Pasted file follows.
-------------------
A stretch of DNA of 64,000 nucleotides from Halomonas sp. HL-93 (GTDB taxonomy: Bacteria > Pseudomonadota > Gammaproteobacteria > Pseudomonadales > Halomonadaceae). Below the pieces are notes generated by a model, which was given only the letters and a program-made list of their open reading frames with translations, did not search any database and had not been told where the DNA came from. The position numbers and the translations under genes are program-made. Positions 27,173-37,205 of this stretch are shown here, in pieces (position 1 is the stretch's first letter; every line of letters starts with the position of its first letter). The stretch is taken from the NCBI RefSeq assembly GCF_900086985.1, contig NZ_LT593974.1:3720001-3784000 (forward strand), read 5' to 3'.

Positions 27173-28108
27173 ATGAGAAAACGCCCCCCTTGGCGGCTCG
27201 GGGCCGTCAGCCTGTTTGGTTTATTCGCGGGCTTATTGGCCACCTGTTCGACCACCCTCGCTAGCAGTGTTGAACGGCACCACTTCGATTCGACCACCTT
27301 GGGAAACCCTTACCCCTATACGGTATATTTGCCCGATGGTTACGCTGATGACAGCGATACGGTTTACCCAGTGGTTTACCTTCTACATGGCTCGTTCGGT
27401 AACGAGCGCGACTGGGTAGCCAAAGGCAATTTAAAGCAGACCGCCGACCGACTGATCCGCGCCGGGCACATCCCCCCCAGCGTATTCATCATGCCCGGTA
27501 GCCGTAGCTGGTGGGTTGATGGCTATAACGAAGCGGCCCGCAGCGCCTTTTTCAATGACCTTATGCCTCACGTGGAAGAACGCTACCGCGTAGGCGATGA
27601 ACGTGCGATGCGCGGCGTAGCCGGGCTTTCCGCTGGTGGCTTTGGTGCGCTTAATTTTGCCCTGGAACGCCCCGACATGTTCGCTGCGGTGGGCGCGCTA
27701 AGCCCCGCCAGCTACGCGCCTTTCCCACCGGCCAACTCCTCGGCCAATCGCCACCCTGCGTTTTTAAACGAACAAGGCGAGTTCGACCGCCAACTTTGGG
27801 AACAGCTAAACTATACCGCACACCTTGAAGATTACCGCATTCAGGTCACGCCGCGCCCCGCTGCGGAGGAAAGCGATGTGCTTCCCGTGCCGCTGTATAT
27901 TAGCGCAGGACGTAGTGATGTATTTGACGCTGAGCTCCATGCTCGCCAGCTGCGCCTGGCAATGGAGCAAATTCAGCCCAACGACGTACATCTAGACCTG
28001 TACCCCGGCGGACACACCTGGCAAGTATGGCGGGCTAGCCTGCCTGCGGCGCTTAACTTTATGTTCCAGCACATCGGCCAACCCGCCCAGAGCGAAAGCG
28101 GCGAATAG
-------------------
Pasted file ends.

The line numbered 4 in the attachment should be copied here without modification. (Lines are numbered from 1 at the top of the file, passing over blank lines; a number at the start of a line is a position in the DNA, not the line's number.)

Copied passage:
27201 GGGCCGTCAGCCTGTTTGGTTTATTCGCGGGCTTATTGGCCACCTGTTCGACCACCCTCGCTAGCAGTGTTGAACGGCACCACTTCGATTCGACCACCTT